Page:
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Ditch the Itch

Itchy EyesItchy eyes are a common problem. In most cases the itch is mild and settles quickly but some people have severe or prolonged itching that requires treatment. Eye expert Dr Malcolm McKellar explains.

Itching is part of an allergic reaction where the surface of the eye (conjunctiva) overreacts to things in the air around us. That's why the condition is known as allergic conjunctivitis.

There are many things that can cause an allergic reaction. Some people are allergic to just grass and tree pollens and only have itchy eyes at certain times of the year. Others are allergic to things like pets, house dust mites and moulds, and so suffer all year round.
Some people also get red and watery eyes, eyelid swelling and sensitivity to light. In severe cases vision can be blurred.

It's common for people with itchy eyes to also suffer from other allergic problems such as asthma, eczema, and hay fever. They may also react to certain foods and medicines.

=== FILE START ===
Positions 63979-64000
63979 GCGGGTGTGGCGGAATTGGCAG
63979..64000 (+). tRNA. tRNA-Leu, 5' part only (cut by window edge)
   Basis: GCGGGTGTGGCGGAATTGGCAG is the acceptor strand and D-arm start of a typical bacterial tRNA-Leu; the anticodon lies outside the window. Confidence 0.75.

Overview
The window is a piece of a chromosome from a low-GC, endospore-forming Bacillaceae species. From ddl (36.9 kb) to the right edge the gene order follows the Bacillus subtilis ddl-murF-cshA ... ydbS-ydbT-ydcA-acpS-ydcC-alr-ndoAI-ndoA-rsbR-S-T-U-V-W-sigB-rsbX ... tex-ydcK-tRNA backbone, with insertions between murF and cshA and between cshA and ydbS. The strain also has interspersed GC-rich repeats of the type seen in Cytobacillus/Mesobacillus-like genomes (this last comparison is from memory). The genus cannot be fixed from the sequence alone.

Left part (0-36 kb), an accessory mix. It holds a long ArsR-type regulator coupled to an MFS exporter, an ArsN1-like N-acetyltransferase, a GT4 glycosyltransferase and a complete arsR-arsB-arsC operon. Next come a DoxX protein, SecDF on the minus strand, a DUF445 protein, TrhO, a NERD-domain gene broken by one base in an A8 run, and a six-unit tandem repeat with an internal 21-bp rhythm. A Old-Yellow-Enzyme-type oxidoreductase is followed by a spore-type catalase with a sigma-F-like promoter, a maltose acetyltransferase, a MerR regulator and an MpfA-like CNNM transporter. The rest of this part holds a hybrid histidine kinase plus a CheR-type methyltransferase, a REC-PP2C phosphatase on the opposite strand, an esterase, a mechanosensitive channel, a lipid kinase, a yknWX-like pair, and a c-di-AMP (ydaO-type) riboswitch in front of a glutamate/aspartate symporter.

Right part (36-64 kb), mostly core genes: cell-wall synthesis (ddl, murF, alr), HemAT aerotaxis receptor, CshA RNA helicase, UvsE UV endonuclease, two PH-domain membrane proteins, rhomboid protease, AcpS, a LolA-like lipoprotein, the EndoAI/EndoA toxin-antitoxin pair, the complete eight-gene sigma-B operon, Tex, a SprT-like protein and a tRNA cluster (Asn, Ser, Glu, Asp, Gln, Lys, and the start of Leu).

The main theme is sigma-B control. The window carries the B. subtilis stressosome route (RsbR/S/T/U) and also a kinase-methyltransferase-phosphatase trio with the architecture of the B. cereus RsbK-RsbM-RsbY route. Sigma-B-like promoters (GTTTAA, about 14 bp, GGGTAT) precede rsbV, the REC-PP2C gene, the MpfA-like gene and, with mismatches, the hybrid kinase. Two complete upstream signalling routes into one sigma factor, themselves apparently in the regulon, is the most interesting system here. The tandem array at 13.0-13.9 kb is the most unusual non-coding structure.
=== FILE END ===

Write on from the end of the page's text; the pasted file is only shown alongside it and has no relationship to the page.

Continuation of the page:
Sometimes it can help to avoid the problem in the first place. Things that may help include:

Simple measures Rinse your eyes with artificial tears or solutions such as Optrex. Cold compresses can be very soothing; a wheat bag kept in a plastic bag in the fridge works well. Avoid rubbing your eyes: rubbing will make your itch worse. Use a cool compress instead.
Non-prescription eye drops If you only get symptoms from time to time, ask your optometrist or pharmacist for antihistamine eye drops such as Livostin or Zaditen. You can use the drops when your eyes get itchy or take them just before you do something that you know is likely to cause your eyes to itch. People with frequent symptoms should try Rexacrom. Rexacrom is an effective treatment but takes three weeks to work and must be used continuously to keep working.
Prescription eye drops For more severe allergies your optometrist, GP or ophthalmologist can prescribe Patanol, non-steroidal agents such as Voltaren and Restasis, and steroid eye drops like Maxidex, Pred Forte and Predsol. These treatments are very effective but can have side effects. If you're using steroid eye drops, you need to be under the care of an optometrist or ophthalmologist.

What about hay fever tablets?
Tablets are good for hay fever but unfortunately not for itchy eyes.

Could it be your eye drops?
Talk to your optometrist or ophthalmologist if your eyes get itchy when you use your glaucoma or antibiotic drops. You could be allergic to the medicine or the preservative in the bottle.

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Issue: Spring 2015